The process of building water features has become steadily easier for contractors. Pumps are more powerful and more efficient than ever, filters are easier to install and maintain, kits of every size and flavor abound and the backyard oasis that our clients dream of these days always includes a fountain, stream or pond. However, as easy as it may have become, many contractors still hesitate to dip their toes in the water (sorry) because they’re not sure what to charge, and for good reason. Estimating Water Features is a tricky subject.
Anyone already in the business knows what works for them, or they’d be out of business. It took them time and hard experience to learn how, so why share that with newcomer competitors? And who is to say what works for some folks over here will work for other folks over there? Well, newbie or old hand, the biggest problem we all share is underestimating. Lowball bids aren’t good for anybody, not even the customer. The low bidder is either inexperienced, desperate for work, or has no overhead (and we all know what that means). In order to complete an underbid job, corners will be cut, or quality compromised, or profit sacrificed, or all three!
This is not a recipe for quality, long-lasting, low maintenance water features that generate positive feedback and referrals for years to come, and that affects all of us, because that ugly “volcano with stairs” at the gas station is a black eye for the whole industry. We can’t build quality water features, maintain insurance and licensing, pay good employees and stay in business unless we charge enough. So, at the risk of igniting controversy, here’s a simple way to make sure we can do the right job for our clients.
**First, figure the overhead…**
The first cost to consider when estimating anything is your overhead, because that’s what it costs you to start the truck in the morning. If you aren’t making this minimum every day, you might as well stay in bed. MBAs will tell you that over-head really includes three types of expenses – fixed, direct and indirect – but the distinctions don’t really matter here. For the purpose of estimating jobs, just include costs that aren’t labor or materials, such as:
**Insurance** – business, vehicle, equipment, real estate, medical
**Purchases/Rent** – vehicle and equipment purchases/leases, yard/office, equipment rentals
**Maintenance** – vehicles, tools, equipment, yard/office upkeep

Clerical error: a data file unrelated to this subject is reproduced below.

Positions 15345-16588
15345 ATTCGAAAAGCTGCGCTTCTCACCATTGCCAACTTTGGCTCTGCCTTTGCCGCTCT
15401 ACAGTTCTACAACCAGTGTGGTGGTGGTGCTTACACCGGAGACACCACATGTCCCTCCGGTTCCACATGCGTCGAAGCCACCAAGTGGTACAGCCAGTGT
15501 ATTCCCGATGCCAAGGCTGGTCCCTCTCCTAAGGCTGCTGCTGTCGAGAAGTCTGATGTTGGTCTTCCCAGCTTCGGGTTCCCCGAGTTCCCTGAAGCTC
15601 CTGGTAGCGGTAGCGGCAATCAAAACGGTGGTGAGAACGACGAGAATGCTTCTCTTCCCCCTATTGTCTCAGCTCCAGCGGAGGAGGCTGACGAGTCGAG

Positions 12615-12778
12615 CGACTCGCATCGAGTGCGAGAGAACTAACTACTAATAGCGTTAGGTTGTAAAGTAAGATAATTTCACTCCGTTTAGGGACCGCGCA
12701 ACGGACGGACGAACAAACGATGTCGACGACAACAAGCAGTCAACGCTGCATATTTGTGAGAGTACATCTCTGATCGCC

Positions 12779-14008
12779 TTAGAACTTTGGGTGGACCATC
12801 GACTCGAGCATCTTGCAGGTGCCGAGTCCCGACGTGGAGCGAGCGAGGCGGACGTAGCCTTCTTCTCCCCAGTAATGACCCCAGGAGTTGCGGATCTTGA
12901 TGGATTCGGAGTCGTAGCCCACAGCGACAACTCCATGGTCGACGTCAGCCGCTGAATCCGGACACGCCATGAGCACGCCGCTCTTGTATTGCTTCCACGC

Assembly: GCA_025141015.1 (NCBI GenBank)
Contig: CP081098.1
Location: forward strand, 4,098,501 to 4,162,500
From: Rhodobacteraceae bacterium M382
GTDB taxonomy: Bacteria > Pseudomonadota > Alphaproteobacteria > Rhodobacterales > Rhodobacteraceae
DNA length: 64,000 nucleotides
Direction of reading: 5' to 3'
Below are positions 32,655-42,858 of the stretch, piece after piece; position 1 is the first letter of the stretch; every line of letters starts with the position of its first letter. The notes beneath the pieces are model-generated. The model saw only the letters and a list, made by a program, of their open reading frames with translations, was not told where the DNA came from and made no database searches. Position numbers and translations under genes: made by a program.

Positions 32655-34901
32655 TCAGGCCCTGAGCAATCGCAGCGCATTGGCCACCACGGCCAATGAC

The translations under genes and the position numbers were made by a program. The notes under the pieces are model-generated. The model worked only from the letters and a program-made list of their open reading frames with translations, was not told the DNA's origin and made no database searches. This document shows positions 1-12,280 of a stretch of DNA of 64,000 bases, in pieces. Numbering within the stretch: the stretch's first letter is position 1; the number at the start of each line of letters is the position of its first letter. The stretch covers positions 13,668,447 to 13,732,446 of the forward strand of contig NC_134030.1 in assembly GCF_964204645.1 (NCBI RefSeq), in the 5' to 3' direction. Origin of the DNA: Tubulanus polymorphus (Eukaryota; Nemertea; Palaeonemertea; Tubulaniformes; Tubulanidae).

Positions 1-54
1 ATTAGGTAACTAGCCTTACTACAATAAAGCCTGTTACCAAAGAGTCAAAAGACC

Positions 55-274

**Operating Costs** – utilities, office/shop consumables, gas etc., licensing fees
**Marketing** – advertising, stationary, website, promotions
These costs are often rolled into the ‘Labor and Materials’ formula as a simple factor, but they can be so variable that it can be helpful to break them out separately, then add them back in. A $1.00 bump per gallon of gasoline or hike in insurance can really eat into margins if not compensated for immediately. Moreover, regular monitoring can prompt efficiencies and costs reductions that put money directly back into your pocket. You probably already know them, but if you haven’t totaled them lately, it might be an eye-opener. Divide total monthly costs by 20 working days in a month. Expect costs of around $150 per day and up. With more than one crew, the total overhead can be split between them, as long as it gets covered.
**Then, estimate labor charge…**
The time it takes to complete a job is dependant on external factors – experience, efficiency, suppliers, weather – but you know or will quickly find out how long it takes to finish a job. It costs about 40% more than what employees are paid just to cover taxes and unemployment insurance, and the customer has to pay the hidden costs of estimating, scheduling, organizing, supervising, administrating, billing, and so forth. A labor charge of 2 to 3 times the raw hourly salary covers expenses and provides a fair profit for landscaping projects. If the average hourly wage for the crew is $16 per man hour, the labor charge might be $32 to $48 per hour, PLUS the overhead for that crew.
**Example 1** – A single three-man crew has to cover a daily overhead of $192, and their average hourly wage is ($11 + $17 + $26)/3 = $18 per man/hour. 2-3 times the average hourly wage gives a base labor charge of $36-$54. Add an additional $8 per man/hour to cover overhead and average labor charges might be in the range of $42-$62 per man/hour.